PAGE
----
The New Organizational Wealth; K Street Reports; KM Certification
The New Organizational Wealth: Managing and Measuring Knowledge-Based Assets by Karl Erik Sveiby
A summation of nearly 15 years of work and experience by one of the best authors on the subject of managing the intangible, knowledge-based assets of a company. Sveiby’s division of these intangible assets into three main categories (employee competence, internal structure, and external structure) is a useful approach. His book is packed with ideas and is clearly written.
Once upon a time, in the early days of Knowledge Management, it seemed KM was primarily about capturing knowledge so it could be reused. And the first step in the knowledge-capturing process was getting something down on paper (or screen) so it could be stored and indexed and retrieved when you needed it.
Everybody wanted to build a Knowledge Repository, and the bigger the better! This was Knowledge Management as Library Science, and it’s still a part of the KM landscape. However, the collection of knowledge artifacts is no longer considered the only, or even the most important element in most KM programs.
Which doesn’t mean it’s not worth doing. So on Knowledge Street, we’ve started a small knowledge capturing activity of our own. From time to time, we’re going to be digging into some aspect of KM or Communications: we’ll be doing some research, talking to experts and writing down what we learn. The results will be published here, as Knowledge Street Reports, with the latest material on the top.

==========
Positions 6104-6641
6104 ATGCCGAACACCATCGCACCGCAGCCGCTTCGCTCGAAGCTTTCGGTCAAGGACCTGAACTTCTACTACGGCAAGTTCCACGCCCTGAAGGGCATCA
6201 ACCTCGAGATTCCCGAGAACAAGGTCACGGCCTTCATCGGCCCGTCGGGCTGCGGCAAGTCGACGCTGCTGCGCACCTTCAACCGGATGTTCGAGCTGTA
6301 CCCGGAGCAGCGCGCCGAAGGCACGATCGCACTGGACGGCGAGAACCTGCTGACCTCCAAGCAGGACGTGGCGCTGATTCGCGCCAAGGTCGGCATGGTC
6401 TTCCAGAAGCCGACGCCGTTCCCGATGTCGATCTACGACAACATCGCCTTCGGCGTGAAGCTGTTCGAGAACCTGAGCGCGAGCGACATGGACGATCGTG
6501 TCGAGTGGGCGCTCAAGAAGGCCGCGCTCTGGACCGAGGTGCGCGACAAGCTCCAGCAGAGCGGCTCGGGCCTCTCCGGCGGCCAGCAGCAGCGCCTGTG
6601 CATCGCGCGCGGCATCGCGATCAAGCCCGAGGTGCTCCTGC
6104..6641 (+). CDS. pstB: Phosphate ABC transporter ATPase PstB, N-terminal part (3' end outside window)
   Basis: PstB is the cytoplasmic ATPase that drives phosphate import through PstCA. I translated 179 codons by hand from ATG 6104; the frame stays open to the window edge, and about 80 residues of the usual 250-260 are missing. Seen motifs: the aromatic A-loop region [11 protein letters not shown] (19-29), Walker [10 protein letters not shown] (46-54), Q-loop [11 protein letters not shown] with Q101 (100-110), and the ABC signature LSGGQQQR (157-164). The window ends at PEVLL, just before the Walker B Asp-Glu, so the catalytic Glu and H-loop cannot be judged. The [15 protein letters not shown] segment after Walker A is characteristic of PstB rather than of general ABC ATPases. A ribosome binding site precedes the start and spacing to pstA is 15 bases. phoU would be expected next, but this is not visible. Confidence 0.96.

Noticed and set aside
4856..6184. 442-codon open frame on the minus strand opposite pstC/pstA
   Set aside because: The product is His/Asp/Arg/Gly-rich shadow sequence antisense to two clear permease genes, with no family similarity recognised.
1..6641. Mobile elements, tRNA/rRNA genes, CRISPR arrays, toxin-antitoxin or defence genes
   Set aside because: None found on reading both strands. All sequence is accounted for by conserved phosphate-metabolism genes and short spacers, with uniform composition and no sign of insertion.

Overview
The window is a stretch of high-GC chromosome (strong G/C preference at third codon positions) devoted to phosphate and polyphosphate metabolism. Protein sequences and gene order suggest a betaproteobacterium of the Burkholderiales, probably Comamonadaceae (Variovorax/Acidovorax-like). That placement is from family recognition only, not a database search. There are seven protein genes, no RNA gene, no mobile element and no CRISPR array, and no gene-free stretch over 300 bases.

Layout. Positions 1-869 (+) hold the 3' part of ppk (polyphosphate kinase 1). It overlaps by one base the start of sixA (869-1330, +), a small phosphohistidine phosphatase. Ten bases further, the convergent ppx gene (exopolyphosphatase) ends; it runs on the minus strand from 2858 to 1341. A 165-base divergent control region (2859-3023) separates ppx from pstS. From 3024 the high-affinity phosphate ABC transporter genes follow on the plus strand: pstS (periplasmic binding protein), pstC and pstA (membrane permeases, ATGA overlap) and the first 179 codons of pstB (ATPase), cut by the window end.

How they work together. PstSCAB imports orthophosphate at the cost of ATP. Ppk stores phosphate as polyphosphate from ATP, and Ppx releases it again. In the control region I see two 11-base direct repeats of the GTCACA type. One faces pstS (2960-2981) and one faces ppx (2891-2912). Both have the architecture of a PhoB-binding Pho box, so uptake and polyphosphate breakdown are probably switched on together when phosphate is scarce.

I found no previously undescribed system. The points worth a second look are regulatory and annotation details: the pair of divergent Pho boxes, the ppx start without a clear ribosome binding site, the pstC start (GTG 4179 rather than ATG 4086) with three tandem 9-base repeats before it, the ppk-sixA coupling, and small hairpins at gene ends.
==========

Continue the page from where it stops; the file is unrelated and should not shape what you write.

The first two reports:
Knowledge Advisors at Hewlett-Packard: Connecting People with Information — Since KM became an explicit part of the business scene in the mid 1990s, HP has looked for ways to support its local, often informal sharing tradition with programs that would allow for a broader reach. HP’s Knowledge Advisor Program is one of those efforts — designed to provide a human interface for its other KM tools.
Bovis Lend Lease ikonnect: Facilitated Knowledge Sharing — The CEO of BLL, a leader in the global construction services industry, recognized that the firm’s earlier attempts at knowledge sharing had not been successful because they were all about technology. ikonnect was created to be more about changing behavior than building systems.
Q: I am looking for information on Knowledge Management Certification.
A: I suggest that you start by reading KM Competencies: Is Certification the Way to Go? by Patrick Lambe.
Then read KM Certification — Another Bad Idea Threatens KM by John Maloney.
Then you can take a look at The International Knowledge Management Institute (KM Institute) that offers KM training and certification.
- There are also local programs such as the KM Training Courses of the Knowledge Management Academy (KMA) in Austria.
- More information on the KM Institute: A Perspective on Knowledge Management & Training in Europe
- For a more complete list of references, see Are you certifiable in knowledge management?